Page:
Training Texas County Extension Agents and Mentor Ranchers to Improve Small Ruminant Health and Productivity Through Natural Genetic Selection Strategies

Project Overview

Project Type: Professional Development Program
Funds awarded in 2019: $76,996.00
Projected End Date: 03/31/2022
Grant Recipient: Texas A&M University
Region: Southern
State: Texas
Principal Investigator:
Dr. Reid Redden
Texas A&M AgriLife Extension

Information Products

Hair Sheep Field Day Manual (Conference/Presentation Material)
Wool Sheep Field Day Manual (Conference/Presentation Material)


  • Animals: goats, sheep


  • Animal Production: animal protection and health, genetics, livestock breeding, parasite control
  • Education and Training: extension, farmer to farmer, mentoring, technical assistance, workshop

    Proposal abstract:

    Texas is the largest sheep and goat producing state in the U.S., but parasite infestations and poor lamb crop percentages have plagued the state industry. Producers using estimated breeding values from the National Sheep Improvement Program have improved parasite resistance and fecundity in several other states, but the Texas seedstock industry has been slow to adopt the use of this genetic selection tool. Our goal is to train county agents and mentor sheep and goat ranchers to use this technology and be ambassadors for the widespread implementation of this technology in both traditional and nontraditional sheep and goat rearing areas of Texas. Initially, we will host a workshop for county agents and mentor ranchers to demonstration how the program works and provide hands-on experiential learning. Then, specialists, agents and ranchers will tour farms and ranches i other states that have successfully used EBVs for 10 or more years. Thereafter, agents and ranchers will implement this technology on their ranches within their counties. Lastly, agents and ranchers will serve as host sites for a field day and demonstration site for local sheep and goat producers. Quantitative genetic selection can rapidly advance the genetic resistance of sheep and goats to internal parasites, which will reduce or eliminate the need for pharmaceutical anthelmintics. It can also improve the reproductive efficiency of sheep and goats to allow producers to supply the growing demand for Texas grown lamb, wool, goat meat, and mohair. Neither of these goals can be met without use of this technology.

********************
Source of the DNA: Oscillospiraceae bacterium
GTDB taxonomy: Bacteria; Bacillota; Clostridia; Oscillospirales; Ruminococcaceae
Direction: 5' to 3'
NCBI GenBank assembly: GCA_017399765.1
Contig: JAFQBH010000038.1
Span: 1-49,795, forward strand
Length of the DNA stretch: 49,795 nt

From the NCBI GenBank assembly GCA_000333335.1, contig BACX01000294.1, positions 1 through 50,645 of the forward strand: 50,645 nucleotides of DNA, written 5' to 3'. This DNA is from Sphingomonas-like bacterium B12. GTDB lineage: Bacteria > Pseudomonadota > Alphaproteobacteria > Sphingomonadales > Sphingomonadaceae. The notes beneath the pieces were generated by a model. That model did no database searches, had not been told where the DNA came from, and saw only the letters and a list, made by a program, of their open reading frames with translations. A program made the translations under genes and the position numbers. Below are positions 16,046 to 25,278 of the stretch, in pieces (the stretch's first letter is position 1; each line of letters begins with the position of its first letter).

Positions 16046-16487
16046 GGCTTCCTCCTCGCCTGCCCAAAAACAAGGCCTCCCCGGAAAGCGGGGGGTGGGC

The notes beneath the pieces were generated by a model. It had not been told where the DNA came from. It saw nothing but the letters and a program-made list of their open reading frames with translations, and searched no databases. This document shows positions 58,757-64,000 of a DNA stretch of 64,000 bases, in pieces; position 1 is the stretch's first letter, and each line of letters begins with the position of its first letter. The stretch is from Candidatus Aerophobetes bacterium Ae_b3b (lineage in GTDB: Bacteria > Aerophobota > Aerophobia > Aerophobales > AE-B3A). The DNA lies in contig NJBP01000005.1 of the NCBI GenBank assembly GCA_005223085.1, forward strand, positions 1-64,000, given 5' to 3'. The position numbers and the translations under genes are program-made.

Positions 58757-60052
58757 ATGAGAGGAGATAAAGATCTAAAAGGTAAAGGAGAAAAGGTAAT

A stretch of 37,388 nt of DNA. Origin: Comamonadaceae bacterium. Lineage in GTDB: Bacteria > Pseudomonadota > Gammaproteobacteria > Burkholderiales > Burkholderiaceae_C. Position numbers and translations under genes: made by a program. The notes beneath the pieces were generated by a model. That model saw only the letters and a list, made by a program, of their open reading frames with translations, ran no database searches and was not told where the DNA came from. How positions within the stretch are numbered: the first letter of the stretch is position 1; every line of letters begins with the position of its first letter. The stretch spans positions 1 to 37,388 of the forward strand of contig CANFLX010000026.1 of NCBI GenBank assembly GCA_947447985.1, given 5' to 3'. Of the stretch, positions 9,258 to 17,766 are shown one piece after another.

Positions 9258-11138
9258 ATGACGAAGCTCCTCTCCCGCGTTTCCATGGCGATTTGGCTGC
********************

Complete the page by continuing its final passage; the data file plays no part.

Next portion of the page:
Project objectives from proposal:

    • Texas A&M AgriLife Extension Agent understanding of how EBVs are developed by sheep and goat seedstock suppliers and why it is important that commercial producers buy rams/bucks with EBVs;
    • Development of mentor ranchers that will implement quantitative genetic selection strategies and serve as leaders within the seedstock community;
    • Widespread awareness in sheep and goat industry of EBVs and why it is important that they are used in flock/herd replacement selection.
    Any opinions, findings, conclusions, or recommendations expressed in this publication are those of the author(s) and do not necessarily reflect the view of the U.S. Department of Agriculture or SARE.